We’re The Millers Review

There’s nothing quite like a nice family vacation, right? Alas, there’s no such holiday in comedy We’re the Millers, a movie about a drug dealer who hires a stripper, runaway and clueless teen to pose as his typical all-American family in order to smuggle a ‘smidge and a half’ of marijuana out of Mexico.

Directed by Rawson Marshall Thurber (DodgeBall: A True Underdog Story), We’re the Millers is unabashedly crude and mildly offensive. It’s closer in tone to something like The Hangover series rather than being lighter, family-friendly fair – it’s most definitely not suitable for children hence the appropriate MA15+ rating.

Jason Sudeikis (Horrible Bosses) is down on his luck drug dealer David Clark. He was recently robbed of his stash but owes his boss for monies due so is bullied into becoming a one-time international drug smuggler. To this end David comes up with the either brilliant or insane idea of posing as an uber-white family on holiday in an RV because families rarely get a second look from authorities. Unconvinced by the plan, neighbour Rose (Jennifer Aniston; also in Horrible Bosses) reluctantly agrees to come along as David’s wife since she’s in desperate need of some cash herself.

They might be fake parents but at least they’ve perfected the mum and dad look!

Rose is a stripper that David’s had his eye on for some time, but she wants nothing to do with him romantically – oh boy, I wonder if they’re drawn together as the story progresses? Sarcasm alert aside, rounding out the family is Kenny (Will Poulter; The Chronicles of Narnia: The Voyage of the Dawn Treader), a virgin teen with amazing eyebrows who’s never kissed a girl. Kenny is matched by gutter punk Casey (Emma Roberts; Scream 4), who probably has the least to do out of the bunch.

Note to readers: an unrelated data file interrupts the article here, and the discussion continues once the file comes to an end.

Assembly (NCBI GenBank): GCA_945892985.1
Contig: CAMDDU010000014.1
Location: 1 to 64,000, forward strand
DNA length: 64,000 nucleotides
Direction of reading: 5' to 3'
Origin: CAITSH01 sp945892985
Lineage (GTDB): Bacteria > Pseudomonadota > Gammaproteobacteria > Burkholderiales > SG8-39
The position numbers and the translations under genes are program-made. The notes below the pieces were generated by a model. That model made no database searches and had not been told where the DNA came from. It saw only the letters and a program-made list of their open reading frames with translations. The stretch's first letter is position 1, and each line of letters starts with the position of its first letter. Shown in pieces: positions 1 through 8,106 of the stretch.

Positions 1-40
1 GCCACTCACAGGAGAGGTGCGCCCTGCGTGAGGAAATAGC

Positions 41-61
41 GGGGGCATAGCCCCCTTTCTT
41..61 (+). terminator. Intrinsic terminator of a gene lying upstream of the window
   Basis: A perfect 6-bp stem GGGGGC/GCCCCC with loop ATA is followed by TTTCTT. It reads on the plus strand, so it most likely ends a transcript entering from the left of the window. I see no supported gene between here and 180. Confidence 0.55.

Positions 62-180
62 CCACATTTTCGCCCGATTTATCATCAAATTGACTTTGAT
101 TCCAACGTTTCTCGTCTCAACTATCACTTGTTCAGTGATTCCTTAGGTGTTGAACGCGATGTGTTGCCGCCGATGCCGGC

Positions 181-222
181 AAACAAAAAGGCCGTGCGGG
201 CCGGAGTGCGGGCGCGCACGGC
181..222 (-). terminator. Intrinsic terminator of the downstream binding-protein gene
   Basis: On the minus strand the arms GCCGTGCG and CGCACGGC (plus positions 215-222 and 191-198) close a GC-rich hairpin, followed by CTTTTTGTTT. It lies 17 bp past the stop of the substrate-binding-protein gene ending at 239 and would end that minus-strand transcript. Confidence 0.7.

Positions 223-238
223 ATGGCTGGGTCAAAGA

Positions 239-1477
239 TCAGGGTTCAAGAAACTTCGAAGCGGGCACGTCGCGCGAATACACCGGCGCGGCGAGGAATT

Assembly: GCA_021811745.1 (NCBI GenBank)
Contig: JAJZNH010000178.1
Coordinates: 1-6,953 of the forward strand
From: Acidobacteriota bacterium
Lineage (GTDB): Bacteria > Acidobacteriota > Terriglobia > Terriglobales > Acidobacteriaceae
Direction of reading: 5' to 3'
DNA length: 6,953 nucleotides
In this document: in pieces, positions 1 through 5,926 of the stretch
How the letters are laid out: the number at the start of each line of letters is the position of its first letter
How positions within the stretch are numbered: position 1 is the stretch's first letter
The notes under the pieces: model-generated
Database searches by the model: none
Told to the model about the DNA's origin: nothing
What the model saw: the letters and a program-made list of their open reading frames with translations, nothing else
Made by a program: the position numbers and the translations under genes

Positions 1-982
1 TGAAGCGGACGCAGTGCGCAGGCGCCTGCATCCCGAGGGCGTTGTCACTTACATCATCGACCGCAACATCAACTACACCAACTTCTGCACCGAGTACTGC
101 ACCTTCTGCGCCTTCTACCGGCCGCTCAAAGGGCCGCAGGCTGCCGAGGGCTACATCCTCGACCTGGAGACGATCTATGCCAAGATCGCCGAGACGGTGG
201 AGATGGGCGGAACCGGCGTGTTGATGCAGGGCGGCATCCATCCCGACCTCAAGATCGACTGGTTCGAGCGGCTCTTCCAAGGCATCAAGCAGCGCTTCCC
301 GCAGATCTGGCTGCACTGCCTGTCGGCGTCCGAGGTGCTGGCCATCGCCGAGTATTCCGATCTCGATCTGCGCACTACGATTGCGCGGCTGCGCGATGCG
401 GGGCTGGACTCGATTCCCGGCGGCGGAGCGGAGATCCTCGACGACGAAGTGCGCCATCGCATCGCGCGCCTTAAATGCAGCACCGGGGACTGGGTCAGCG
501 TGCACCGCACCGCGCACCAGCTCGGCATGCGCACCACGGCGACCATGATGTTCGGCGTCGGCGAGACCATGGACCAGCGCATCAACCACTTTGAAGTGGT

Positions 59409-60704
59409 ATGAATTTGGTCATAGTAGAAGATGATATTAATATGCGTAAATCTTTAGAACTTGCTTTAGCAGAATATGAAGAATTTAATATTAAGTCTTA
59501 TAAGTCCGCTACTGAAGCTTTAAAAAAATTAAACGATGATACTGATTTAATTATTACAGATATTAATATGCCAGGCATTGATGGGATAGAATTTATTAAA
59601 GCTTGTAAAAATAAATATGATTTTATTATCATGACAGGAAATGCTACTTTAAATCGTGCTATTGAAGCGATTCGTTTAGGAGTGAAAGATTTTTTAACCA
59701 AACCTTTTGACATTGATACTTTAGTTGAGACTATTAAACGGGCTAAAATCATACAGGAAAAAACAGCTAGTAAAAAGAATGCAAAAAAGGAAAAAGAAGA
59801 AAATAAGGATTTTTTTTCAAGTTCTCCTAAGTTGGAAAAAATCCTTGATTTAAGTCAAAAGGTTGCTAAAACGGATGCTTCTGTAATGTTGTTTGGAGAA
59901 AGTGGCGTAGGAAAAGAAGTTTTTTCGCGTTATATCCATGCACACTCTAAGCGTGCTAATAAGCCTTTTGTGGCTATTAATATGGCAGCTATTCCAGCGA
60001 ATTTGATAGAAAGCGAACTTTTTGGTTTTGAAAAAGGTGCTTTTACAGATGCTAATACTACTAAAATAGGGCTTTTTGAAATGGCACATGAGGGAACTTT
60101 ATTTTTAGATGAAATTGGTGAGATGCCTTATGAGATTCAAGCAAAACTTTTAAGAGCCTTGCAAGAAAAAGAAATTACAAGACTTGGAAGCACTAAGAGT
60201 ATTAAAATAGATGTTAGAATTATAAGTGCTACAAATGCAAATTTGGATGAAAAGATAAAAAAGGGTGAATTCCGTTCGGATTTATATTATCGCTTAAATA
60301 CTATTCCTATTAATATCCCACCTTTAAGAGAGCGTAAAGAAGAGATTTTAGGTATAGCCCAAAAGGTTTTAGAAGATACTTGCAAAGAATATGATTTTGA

While Sudeikis is ostensibly the star of the show, keeping the flimsy plot together as it chugs along, Poulter ultimately steals the spotlight as the naïve and oblivious Kenny. He’s the central figure in most of the film’s funniest moments, including a hysterical scene in which he learns how to kiss a girl properly. Meanwhile, Aniston has good comedic chemistry with the lot but largely seems to be in the mix to show off her hot bod for the blokes.

It’s a fun time with consistent laughs, but it does run a bit long. After the ‘Millers’ manage to cross the border out of Mexico not too far into the movie, the story devolves into a string of unfortunate situations that delay the makeshift family from their destination. These are funny skits in and of themselves, and tension is maintained by having an angry drug lord at their heels, but with a little tightening We’re the Millers could have been a much more efficient vehicle rather than just passible entertainment.

Overlong and based on a flimsy plot, We’re the Millers still entertains with its brand of adult humour. 

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